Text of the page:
By Alex Distefano
By Scott Snowden
By Anna Merlan
By Steve Almond
By Jena Ardell
By Jon Campbell
By Alan Scherstuhl
By Tessa Stuart
For many years, I have not seen a division among American Jews so bitter as the civil war about how they should react to Mel Gibson's passionate film. For all the bountiful media coverage of The Passion of the Christ, it took the weekly Forward, a Jewish newspaper, to provide a superb multi-dimensional guide to the battlefield.
There are Jews who accuse Abraham Foxman, the head of the Anti-Defamation League, and other Jewish critics of the film for greatly contributing to its box-office success by antagonizing Christians who have been deeply moved by the movie. Nacha Cattan's front-page story in the March 5 Forward reports that Rabbi Steven Pruzansky of Congregation Bnai Yeshurun in Teaneck, New Jersey, prophesied that "If there is any Jew-hatred that results from this event, it won't be from the movie but from the Jewish overreaction to it."
My reaction is that this debate is essential in view of the continuing reverberations of the film here, and surely abroad, in both Europe and the Arab nations.
I cannot say the movie itself is actually anti-Semitic because I haven't seen it yet. But having read an array of articles by Christian biblical scholars, it is clear to me that this is the gospel according to Mel, because he has selected from the four gospels only sections that fit his interpretation, and has taken the license to entirely change the nature of Pontius Pilate, who crucified so many Jews andbiblical scholars notewas so brutally repressive of other suspected political enemies of Roman rule that eventually he was sent back to Rome. Gibson, even some supporters of the film admit, makes
Pilate a gentler soul with so tender a conscience that he had to be provoked by Jews to execute Jesus.
But, as to the civil war among Jews, the Forwardquotes Malcolm Hoenlein, an official at the Conference of Presidents of Major Amercan Jewish Organizations, as say- ingin concert with prominent Jews who deplore Jewish critics of the movie: "Frankly . . . we should have Christians out front speaking about it. . . . There is a legitimate debate that tickets were sold by virtue of the controversy and that the better part of wisdom would have been to deal with it quietly."
That attitude is what impelled me to write about this bristling debate among Jews. I have talked about the movie with the outspoken rabbi Marvin Hier, founder and dean of the Simon Wiesenthal Center in Los Angeles. Because of what I experienced covering anti-Semitism as a college journalist in Boston long ago, I thoroughly agree with what Rabbi Hier told the Forward: "Our history has taught us we have paid a dear price by listening to the mentality of the shtetl Jews who said, sha shtil," Yiddish for keep quiet and don't stir up the goyim.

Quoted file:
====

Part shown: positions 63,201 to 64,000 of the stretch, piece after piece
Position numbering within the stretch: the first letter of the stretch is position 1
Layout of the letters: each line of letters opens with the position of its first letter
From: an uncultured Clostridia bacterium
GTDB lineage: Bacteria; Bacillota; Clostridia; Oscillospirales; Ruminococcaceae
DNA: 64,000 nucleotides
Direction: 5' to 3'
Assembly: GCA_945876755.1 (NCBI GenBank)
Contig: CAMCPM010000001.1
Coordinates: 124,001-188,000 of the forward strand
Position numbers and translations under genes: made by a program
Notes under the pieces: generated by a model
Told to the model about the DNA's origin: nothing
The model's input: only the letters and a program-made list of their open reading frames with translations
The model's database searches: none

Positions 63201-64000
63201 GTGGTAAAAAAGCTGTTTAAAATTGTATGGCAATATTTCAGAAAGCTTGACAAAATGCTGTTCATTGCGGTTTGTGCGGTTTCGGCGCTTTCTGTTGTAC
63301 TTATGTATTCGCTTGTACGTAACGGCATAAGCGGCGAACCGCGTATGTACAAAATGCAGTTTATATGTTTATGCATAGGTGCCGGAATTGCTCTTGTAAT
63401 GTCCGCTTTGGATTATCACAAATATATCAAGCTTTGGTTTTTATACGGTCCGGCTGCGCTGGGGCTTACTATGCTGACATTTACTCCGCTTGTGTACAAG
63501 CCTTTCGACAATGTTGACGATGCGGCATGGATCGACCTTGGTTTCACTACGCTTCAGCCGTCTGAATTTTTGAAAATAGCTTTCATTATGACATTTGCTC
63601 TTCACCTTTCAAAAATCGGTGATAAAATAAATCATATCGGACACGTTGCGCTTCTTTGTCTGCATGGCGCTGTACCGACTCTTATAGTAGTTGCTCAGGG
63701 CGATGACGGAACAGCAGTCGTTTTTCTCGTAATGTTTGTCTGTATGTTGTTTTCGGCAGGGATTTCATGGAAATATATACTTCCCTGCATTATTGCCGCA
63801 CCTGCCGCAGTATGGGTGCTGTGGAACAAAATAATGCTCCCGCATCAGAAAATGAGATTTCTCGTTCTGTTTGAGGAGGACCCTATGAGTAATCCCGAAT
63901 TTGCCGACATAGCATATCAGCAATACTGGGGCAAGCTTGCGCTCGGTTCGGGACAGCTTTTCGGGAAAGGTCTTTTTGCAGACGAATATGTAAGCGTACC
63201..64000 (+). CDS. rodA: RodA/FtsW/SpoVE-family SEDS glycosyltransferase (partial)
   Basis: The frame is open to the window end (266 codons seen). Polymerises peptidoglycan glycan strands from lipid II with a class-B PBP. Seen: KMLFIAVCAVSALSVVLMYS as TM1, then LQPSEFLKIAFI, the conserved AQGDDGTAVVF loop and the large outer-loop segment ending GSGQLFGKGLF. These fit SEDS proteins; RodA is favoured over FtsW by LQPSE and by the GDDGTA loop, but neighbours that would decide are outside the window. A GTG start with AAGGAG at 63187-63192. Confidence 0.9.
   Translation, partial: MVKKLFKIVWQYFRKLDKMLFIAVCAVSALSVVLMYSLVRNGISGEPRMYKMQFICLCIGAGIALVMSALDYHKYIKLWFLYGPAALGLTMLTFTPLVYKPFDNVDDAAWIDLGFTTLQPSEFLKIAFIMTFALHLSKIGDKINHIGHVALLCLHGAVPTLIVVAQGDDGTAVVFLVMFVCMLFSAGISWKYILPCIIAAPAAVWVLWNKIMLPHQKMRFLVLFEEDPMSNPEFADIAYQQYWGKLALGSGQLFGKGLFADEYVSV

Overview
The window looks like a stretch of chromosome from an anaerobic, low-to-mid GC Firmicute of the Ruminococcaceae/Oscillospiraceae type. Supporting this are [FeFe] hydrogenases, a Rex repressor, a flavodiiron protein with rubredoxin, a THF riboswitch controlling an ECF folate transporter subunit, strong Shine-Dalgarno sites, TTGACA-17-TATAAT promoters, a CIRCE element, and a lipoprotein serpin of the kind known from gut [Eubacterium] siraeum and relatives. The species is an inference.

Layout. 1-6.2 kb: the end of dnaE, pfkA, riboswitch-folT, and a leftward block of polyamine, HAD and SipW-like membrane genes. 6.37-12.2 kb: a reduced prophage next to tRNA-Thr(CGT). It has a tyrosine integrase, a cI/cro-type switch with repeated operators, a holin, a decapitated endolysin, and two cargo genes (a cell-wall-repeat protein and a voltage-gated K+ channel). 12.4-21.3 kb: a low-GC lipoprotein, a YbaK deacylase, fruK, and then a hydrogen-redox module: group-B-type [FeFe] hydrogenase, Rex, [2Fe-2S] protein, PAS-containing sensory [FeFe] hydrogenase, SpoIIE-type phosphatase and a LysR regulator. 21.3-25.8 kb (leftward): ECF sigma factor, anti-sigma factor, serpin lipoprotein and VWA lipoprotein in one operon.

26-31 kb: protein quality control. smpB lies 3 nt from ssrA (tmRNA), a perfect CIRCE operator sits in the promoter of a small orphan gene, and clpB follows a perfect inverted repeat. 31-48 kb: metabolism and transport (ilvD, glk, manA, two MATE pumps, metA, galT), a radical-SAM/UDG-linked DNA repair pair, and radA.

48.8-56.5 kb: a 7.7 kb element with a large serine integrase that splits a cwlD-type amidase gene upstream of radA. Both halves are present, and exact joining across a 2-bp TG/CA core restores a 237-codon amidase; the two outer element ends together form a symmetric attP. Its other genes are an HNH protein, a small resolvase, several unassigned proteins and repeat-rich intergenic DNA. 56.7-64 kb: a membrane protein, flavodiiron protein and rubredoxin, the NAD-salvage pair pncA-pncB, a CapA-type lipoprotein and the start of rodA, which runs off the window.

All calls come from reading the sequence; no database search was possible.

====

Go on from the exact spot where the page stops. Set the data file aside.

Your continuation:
My first mentor as a journalist, while I was still in high school, was a devout Catholic, the daughter of a saloon owner, Frances Sweeney, who owned and edited a very alternative newspaper, The Boston City Reporter. It was devoted to exposing rampant political corruption, but also vehemently and persistently critical of pervasive anti-Semitism in the city, where, as reporter John Roy Carlson reported in his 1943 book Under Cover (Dutton): "In Chelsea, Brookline and Dorchester, Jewish boys and girls were set upon and severely beaten [by followers of Father Charles Coughlin] but the matter was hushed up . . . even the Boston press . . . suppressing any mentions of it."
My beating as a Christ-killer wasn't severe, just a split lip and a tooth or two.
Also quiet about the anti-Semitic radio priest Coughlin, a national force, was William Cardinal O'Connell of Boston, whose powerful word would have meant a lot. Frances Sweeney criticized the cardinal in the Boston City Reporter. She was summoned into his mighty presence and threatened with excommunication if she didn't shut up about his inattention to anti-Semitism. Devout as she was, she refused. Ever since, she has been a model for me of the fearlessness essential to a self-respecting journalist.
Frances Sweeney was intent on finding out more about the financial and other networks of anti-Semitism. But Frances was too visible to do her own undercover reporting, having, for instance, been thrown out of a 1941 Boston neo-fascist meet-ing for heckling.
At 15, through a friend of hers, I was one of the students recruited by Frances to covertly find out more about the nexus of Jew-hatred. I discovered, covering meetings, that with regard to class differences and religious preferences, anti-Semitism was an equal-opportunity poison.
Four years later, I was editor of my college paper, the Northeastern News, when, on makeup night, at the printers, we found a stack of anti-Semitic pamphlets printed at the same plant. Tracking the source, we went to Boston newspapers, who were not interested in the story, nor were Jewish organizations in the city, who told us to shut up lest we stir up even more anti-Semitism.
We got the fearless New York newspaper PM to print the story, and the news came back to Boston. Jews should never censor themselves. Nor should Mel Gibson. We all need this debate to be honest with each other.